- Casey Howell
- The scallops presented without foam
I believe my second review on the job took me to 210 Ceviche, which was heavy on the kitsch. Too many anchors, nautical ropes and whimsical nets filled with faux aquatic life. This tends to be the way seafood restaurants are presented throughout the city—but not Starfish.
Doors opened in June, as Rene Fernandez (owner of Azuca Nuevo Latino) and his son, chef Diego Fernandez, teamed up to bring a seafood-specific eatery to Southtown. The restaurant isn’t very large–there’s just 12 or so tables. Starfish features a gleaming open kitchen and exposed brick walls enclosing the space.
In local terms, the restaurant looks like Andrew Weissman’s Sandbar had a tiny merchild with Steve McHugh’s Cured. The ocean theme is more subtle, more abstract than that of its peers—long jellyfish-esque lamps dangle from the ceiling near the chef’s table, two glass chandeliers made of long chains of what look like bubbles anchor the entry and only three fish-inspired pieces of art hang from the wall, all touches brought in by artists Abraham Mojica, Charles Harrison, Emmett Martinez, Nik Soupe and Maureen “Momo” Brown.
But back to the open kitchen for a minute—the concept is admirable and impressive, when you consider just about everything is made in-house from scratch. It’s a teensy workspace, so chef and co. really do have to exercise calm even in stormy dining situations.
This was the case on a recent Saturday night. Tables were full-up, and a handful of patrons were seated along the chef’s bar, which meant we were seated outside on Starfish’s patio. Much like its sister Azuca, the patio is done well and offers a chance to peer into chef’s garden, which was filled with hearty chiles and herbs during our visit. Considering the busy interior and our “banishment” to the patio, a lesser restaurant may have delivered an absent-minded experience, but server Camille made sure to communicate the kitchen’s issues that night, while being almost too apologetic about it. Though more than one server checking in on a lone table can be annoying, the staff’s attention to our general experience was thoughtful and even-paced.
We began the evening with beers and cocktails listed in the libations portion of the menu. While my dining companions opted for craft brews (bottled offerings were available at $5 to $5.50, with two beers hailing from New York’s Brewery Ommegang coming in at in the mid- to high-20s for a 750ml bottle), I chose the Perfect Storm, with Herradura Reposado, Ancho Reyes ancho chile liquor, lime juice and Fresca, just sweet and spicy enough to get my evening going.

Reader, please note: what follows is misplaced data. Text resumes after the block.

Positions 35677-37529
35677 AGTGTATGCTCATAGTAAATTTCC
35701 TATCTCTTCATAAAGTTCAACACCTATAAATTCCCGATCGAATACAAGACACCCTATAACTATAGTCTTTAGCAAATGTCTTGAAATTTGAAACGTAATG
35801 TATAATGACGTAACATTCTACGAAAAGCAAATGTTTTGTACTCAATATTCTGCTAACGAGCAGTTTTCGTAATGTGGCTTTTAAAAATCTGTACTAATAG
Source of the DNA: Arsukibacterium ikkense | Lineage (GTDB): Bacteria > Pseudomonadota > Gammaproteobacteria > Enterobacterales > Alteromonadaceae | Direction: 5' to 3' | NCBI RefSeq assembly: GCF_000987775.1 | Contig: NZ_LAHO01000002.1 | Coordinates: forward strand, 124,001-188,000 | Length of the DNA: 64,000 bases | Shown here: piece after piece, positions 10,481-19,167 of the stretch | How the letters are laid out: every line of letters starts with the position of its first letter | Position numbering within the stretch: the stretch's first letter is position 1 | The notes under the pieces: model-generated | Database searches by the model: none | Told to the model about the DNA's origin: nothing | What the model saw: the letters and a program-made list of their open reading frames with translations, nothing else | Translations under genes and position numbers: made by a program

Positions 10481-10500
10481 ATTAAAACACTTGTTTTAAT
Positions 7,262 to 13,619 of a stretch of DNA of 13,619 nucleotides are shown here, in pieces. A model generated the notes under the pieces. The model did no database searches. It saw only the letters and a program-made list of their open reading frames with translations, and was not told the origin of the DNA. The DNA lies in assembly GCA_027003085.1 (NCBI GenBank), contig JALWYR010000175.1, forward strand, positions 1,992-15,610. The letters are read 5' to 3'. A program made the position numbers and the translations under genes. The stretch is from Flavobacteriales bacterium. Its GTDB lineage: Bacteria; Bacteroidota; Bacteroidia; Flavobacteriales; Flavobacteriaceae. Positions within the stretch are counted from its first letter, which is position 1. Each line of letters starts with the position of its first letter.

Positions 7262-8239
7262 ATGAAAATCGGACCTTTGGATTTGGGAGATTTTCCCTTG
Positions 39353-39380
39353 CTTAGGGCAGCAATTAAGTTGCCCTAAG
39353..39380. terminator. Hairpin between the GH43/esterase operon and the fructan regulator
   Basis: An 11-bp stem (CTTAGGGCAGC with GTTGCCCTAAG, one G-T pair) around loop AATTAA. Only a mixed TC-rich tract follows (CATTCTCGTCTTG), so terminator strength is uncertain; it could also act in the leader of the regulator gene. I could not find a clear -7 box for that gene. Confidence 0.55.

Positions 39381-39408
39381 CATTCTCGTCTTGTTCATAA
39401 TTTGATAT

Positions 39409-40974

Bread service followed with the standard fare save for the rosemary-laced crispy flat bread, which happened to be the perfect vessel for our Hawaiian poke starter. The appetizer featured an artfully plated helping of lightly marinated Ahi tuna topped with seaweed and crushed Brazilian nuts. A great dish for patio dining, the poke was paired with chilled cucumber foam clusters.
The scallop entrée was in line with the level of presentation set by our starter—I might as well been looking at a Kandinsky canvas. A celery root and apple puree served as a bed for three charred scallops (one might have been on the grill for just a second too long, but was otherwise flavorful), roasted beet bites and thinly sliced pickled beet rounds were sprinkled throughout, and a reserved orange velouté sauce topped roasted fingerling potatoes. A refreshing, but likely accidental, take on surf and earthy beet turf, the dish suffered only from the inclusion of more foam. Just because you can make foam doesn’t mean it needs to be featured throughout.
My dining partner’s crisp Black drum, with Asian spice, braised endive and goat cheese gnocchi impressed, but we all felt the flavors could have been tied together better—even at the expense of presentation.
For my second visit, the lunch menu held a truncated selection of starters, salads, mains and sandwiches. As noted on the menu, breads are made in-house, and the ciabatta was startlingly soft and almost sweet; it could have used a quick toast to help keep the sammie’s innards intact. A cedar plank cobia, or black kingfish, was lightly smoky, and the sandwich’s only fault was a so-so remoulade that could have steered closer to New Orleans varieties than the classic French iterations.
While Starfish still has a few minor tweaks to make, its coastal theme, artful plates and refreshing cocktails are welcome addition to the Southtown area.
709 S Alamo
The Skinny Southtown’s newest dining spot focuses on seafood fare with a coastal flair. Reservations are strongly encouraged as this tiny eatery can fill up fast
Best Bets Hawaiian poke, Black drum, scallops, cobia fish sandwich
Hours 11:30am-2:30pm, 5:30-10pm Mon-Thu; 11:30am-2:30pm, 5:30-11pm Fri-Sat
Price $7-$12 lunch, $7-$22 dinner